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Transgender Numbers Explode: 1.58% After Prenatal Synthetic Estrogen, Up to 100x Typical Levels

Gender transformations happen naturally, but what could cause transgender numbers to skyrocket exponentially? Scientists were shocked to discover synthetic estrogen exposure during pregnancy leads to transgender identity at up to 100 times the norm

A new study uncovered shockingly high rates of male-to-female transgender identity in adults exposed prenatally to the synthetic estrogen diethylstilbestrol (DES).1 Approved to prevent miscarriage from 1940-1971 despite lack of evidence, DES left a tragic legacy of reproductive abnormalities and rare vaginal cancers in the daughters exposed.2 Sons also suffered increased rates of genital defects.3 Yet past studies of DES health effects overlooked psychological outcomes. Researchers now report that among French sons prenatally exposed to DES, an alarming 1.58% identified as transgender women.4 This exceeds the highest estimates for transgender prevalence in the general population by 10-100 times!5

In the study, researchers identified 4 transgender women from a pool of 253 DES-exposed sons, versus none among 148 unexposed sons of the same mothers.6 They compiled thorough medical histories of each case, finding remarkably consistent themes.7 All experienced strong gender discordance from early childhood, severe mental health issues after puberty, and ultimately underwent gender transition.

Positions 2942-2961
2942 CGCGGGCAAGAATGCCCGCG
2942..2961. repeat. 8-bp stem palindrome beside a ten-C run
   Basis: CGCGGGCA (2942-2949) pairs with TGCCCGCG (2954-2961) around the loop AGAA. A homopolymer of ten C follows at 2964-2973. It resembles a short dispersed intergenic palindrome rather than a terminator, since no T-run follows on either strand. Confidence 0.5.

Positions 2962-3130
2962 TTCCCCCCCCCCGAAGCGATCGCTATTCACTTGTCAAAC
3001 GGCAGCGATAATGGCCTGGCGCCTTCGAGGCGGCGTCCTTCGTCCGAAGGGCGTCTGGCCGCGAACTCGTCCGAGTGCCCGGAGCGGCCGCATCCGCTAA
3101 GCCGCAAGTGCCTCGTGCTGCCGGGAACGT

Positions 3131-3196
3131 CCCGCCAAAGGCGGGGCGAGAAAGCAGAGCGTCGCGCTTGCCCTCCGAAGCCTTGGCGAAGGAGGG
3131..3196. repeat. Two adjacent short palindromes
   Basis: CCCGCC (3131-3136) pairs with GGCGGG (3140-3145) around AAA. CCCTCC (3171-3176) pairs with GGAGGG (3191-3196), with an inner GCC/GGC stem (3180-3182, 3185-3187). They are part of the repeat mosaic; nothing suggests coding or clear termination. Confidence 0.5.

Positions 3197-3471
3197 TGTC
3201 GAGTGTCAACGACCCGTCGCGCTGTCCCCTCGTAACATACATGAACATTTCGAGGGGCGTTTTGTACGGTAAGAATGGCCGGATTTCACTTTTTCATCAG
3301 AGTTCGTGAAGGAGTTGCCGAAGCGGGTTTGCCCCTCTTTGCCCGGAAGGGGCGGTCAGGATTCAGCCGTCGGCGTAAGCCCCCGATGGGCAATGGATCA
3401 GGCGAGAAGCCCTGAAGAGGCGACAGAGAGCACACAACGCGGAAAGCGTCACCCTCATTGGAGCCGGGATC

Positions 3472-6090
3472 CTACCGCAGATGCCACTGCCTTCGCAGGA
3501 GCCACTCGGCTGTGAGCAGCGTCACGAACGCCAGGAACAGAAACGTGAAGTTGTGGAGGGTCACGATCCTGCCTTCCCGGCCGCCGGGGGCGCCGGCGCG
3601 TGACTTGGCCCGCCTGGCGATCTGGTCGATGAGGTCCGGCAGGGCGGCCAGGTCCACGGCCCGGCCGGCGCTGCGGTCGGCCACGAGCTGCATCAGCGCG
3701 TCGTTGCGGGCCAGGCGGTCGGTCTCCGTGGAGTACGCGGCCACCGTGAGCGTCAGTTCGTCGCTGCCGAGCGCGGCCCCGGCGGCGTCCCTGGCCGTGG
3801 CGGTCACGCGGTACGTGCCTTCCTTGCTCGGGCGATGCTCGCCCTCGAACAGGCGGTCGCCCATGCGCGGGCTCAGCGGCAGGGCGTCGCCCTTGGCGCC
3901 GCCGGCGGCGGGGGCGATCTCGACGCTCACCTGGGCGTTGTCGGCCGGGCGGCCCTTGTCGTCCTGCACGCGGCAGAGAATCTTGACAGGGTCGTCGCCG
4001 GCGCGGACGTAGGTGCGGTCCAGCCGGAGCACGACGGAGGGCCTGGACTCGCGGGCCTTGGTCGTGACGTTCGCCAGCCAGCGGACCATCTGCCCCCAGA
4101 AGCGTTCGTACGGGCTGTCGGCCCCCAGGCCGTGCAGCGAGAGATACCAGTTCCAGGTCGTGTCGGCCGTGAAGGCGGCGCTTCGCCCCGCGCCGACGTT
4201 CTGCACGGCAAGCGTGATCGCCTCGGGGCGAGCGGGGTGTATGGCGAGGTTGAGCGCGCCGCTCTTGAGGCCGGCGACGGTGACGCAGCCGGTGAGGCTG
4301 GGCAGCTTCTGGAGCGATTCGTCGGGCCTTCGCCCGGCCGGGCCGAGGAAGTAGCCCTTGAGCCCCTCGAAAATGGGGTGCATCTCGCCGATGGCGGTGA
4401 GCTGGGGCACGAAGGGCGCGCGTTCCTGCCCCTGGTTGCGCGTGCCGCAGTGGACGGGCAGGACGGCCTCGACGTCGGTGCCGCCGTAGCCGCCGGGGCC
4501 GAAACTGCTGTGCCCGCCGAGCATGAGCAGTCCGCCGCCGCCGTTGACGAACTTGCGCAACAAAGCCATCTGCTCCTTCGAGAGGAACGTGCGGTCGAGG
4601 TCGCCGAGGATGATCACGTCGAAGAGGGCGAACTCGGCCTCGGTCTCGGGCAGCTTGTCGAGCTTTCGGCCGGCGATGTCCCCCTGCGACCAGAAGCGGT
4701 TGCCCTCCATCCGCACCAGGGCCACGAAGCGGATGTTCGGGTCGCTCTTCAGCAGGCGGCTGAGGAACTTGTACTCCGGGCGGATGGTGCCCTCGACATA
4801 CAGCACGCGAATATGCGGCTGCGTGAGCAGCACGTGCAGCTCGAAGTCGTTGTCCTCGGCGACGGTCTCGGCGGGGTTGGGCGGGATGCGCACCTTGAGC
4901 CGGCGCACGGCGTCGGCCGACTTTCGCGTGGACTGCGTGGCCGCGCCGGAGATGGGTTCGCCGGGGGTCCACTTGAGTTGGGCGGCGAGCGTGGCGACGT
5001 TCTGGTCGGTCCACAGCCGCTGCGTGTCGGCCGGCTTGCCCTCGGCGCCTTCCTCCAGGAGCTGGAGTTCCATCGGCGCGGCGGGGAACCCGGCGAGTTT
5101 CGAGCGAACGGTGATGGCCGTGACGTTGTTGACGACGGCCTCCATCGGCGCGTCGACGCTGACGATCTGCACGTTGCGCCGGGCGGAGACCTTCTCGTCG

This high prevalence after prenatal DES adds to existing evidence that early hormone environment shapes gender identity development.8 Animal studies demonstrate hormone-disrupting chemicals can alter sex-specific brain wiring and behavior.9 In humans, transgender identity occurs at higher rates in intersex conditions involving hormone anomalies.10 The researchers thus proposed DES may disturb the usual testosterone masculinization of the male fetal brain, increasing odds of a female gender identity.11

Past prenatal exposures like DES foreshadow similar risks from the growing burden of endocrine disruptors today.12 Safeguarding healthy prenatal development allows natural gender identity to unfold.


1. Laura Gaspari et al., "Early Female Transgender Identity after Prenatal Exposure to Diethylstilbestrol," Journal of Xenobiotics 14 (January 12, 2024),

2. Retha R. Newbold, "Lessons Learned from Perinatal Exposure to Diethylstilbestrol," Toxicology and Applied Pharmacology 199, no. 2 (October 1, 2004): 142-50,

3. Michel Tournaire et al., "Histoire Du Diéthylstilbestrol," Therapie 69, no. 2 (April 2014): 101-14,

4. Julie R. Palmer et al., "Urogenital Abnormalities in Men Exposed to Diethylstilbestrol in Utero: A Cohort Study," Environmental Health 8 (August 5, 2009):

5. Qing Zhang et al., "Epidemiological Considerations in Transgender Health: A Systematic Review with Focus on Higher Quality Data," International Journal of Transgender Health 21, no. 2 (2020): 125-37,

6. Margaret M. McCarthy, "Origins of Sex Differentiation of Brain and Behavior," in Developmental Neuroendocrinology, ed. Stuart Wray and Seth Blackshaw (Cham: Springer International Publishing, 2020), 393-412,

7. Gian Carlo Panzica et al., "Effects of Xenoestrogens on the Differentiation of Behaviorally Relevant Neural Circuits in Higher Vertebrates," Annals of the New York Academy of Sciences 1163 (May 2009): 271-78,

8. Jon Arcelus et al., "Systematic Review and Meta-Analysis of Prevalence Studies in Transsexualism," European Psychiatry 30, no. 6 (September 2015): 807-15,

9. Laura N. Vandenberg et al., "Consensus on the Key Characteristics of Endocrine-Disrupting Chemicals as a Basis for Hazard Identification," Nature Reviews Endocrinology 16, no. 1 (January 2020): 45-57,


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